The Combat of the Giaour and Hassan, 1826
Oil on canvas
23 1/2 x 28 7/8 in. (59.6 x 73.4 cm)
Gift of Bertha Palmer Thorne, Rose Movius Palmer, Mr. and Mrs. Arthur M. Wood, and Mr. and Mrs. Gordon Palmer, 1962.966
The Combat of the Giaour and Hassan is among Eugène Delacroix’s finest early representations of battle. The painting was inspired by “The Giaour,” a lengthy poem by England’s most famous Romantic poet, Lord Byron. Written in 1813 and translated into French in 1824, the poem presents a subject and setting—passion avenged on an exotic battlefield in Greece—that perfectly suited the artist’s Romantic imagination. The painting depicts the poem’s dramatic climax, when the Venetian giaour (a Christian infidel), his eyes bloodshot, avenges his lover’s death at the hands of a Turk called Hassan. Weapons poised, the two enemies face off in mirroring poses: the giaour in swirling white, and Hassan with his face hidden. With its exotic costumes, intense drama, and forceful colors and forms, this painting is the most revered of the six known versions Delacroix made based on Byron’s poem. Begun in 1824, the year Byron died in the struggle for Greek independence from the Turks, Delacroix finished the painting two years later, just in time for it to be included in a Parisian exhibition benefiting the popular Greek cause.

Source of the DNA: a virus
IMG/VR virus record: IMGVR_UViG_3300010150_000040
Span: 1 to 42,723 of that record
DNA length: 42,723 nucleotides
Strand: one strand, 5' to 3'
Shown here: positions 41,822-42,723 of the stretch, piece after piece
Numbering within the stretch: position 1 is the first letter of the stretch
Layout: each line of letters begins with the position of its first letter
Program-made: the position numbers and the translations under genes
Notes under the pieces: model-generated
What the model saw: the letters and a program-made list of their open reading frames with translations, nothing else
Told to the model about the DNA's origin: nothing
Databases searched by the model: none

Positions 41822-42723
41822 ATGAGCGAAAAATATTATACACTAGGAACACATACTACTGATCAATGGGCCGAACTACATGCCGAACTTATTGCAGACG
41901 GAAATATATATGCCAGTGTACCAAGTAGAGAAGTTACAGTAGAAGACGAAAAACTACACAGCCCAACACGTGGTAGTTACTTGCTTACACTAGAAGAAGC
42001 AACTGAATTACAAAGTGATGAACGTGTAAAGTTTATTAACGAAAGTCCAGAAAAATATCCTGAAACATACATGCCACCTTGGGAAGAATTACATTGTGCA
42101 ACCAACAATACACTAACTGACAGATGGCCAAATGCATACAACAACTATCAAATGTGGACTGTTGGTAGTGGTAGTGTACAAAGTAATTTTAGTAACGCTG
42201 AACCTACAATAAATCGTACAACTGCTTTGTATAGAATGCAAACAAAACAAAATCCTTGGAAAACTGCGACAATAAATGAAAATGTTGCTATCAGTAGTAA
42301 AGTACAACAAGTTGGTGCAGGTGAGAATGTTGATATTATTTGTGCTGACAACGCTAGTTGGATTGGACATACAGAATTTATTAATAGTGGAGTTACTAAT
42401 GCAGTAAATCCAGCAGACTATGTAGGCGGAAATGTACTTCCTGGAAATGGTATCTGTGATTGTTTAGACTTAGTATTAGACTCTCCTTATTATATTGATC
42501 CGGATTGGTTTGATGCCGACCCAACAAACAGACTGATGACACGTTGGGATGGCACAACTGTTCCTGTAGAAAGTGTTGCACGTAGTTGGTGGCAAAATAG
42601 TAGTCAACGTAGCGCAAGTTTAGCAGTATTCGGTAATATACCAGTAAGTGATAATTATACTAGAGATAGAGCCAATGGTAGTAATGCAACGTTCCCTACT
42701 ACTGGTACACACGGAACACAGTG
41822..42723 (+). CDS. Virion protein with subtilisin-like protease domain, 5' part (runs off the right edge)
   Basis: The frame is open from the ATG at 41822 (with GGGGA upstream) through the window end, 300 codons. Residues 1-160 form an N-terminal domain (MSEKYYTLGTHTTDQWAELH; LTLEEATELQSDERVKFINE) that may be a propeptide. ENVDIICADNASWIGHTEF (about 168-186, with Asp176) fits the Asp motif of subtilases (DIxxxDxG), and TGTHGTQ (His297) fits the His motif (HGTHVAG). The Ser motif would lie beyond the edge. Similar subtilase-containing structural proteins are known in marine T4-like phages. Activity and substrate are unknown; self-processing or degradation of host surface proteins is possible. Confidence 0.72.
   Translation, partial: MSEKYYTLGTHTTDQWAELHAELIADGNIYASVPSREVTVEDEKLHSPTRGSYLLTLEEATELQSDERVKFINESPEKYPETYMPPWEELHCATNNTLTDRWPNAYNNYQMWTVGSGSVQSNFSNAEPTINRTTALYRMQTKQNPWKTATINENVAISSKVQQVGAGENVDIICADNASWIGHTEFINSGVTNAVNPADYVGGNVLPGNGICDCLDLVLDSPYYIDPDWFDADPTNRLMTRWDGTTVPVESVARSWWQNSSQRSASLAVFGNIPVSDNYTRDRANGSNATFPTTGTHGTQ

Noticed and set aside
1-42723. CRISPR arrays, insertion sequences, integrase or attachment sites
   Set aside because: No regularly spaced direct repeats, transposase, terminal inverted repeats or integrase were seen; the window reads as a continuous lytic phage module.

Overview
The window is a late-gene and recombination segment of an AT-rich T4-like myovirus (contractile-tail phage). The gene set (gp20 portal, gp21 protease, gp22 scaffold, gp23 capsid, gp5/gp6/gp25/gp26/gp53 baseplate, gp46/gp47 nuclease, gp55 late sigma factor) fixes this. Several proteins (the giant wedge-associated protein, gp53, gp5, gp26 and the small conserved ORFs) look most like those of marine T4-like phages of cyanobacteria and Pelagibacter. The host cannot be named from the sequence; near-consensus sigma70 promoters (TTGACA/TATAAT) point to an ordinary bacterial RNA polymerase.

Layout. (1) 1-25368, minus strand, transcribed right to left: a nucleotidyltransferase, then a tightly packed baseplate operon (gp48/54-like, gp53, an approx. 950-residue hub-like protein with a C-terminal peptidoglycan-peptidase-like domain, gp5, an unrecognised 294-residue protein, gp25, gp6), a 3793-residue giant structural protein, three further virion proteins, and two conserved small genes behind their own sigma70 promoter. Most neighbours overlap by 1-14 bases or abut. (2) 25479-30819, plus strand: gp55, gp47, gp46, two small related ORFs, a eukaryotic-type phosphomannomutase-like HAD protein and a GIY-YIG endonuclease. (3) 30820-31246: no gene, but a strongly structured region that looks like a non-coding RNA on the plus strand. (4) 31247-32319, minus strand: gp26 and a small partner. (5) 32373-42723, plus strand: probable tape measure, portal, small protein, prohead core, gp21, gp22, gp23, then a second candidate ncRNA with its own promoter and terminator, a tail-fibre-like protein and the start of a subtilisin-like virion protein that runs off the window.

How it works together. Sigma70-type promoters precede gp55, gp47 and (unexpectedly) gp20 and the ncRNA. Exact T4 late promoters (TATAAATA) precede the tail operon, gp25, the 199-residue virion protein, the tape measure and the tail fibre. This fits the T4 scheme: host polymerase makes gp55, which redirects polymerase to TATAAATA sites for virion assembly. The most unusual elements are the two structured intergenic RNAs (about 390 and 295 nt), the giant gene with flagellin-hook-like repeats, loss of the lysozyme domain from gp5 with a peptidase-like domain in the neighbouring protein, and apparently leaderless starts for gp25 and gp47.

— Entry, Essential Guide, 2009, p. 208.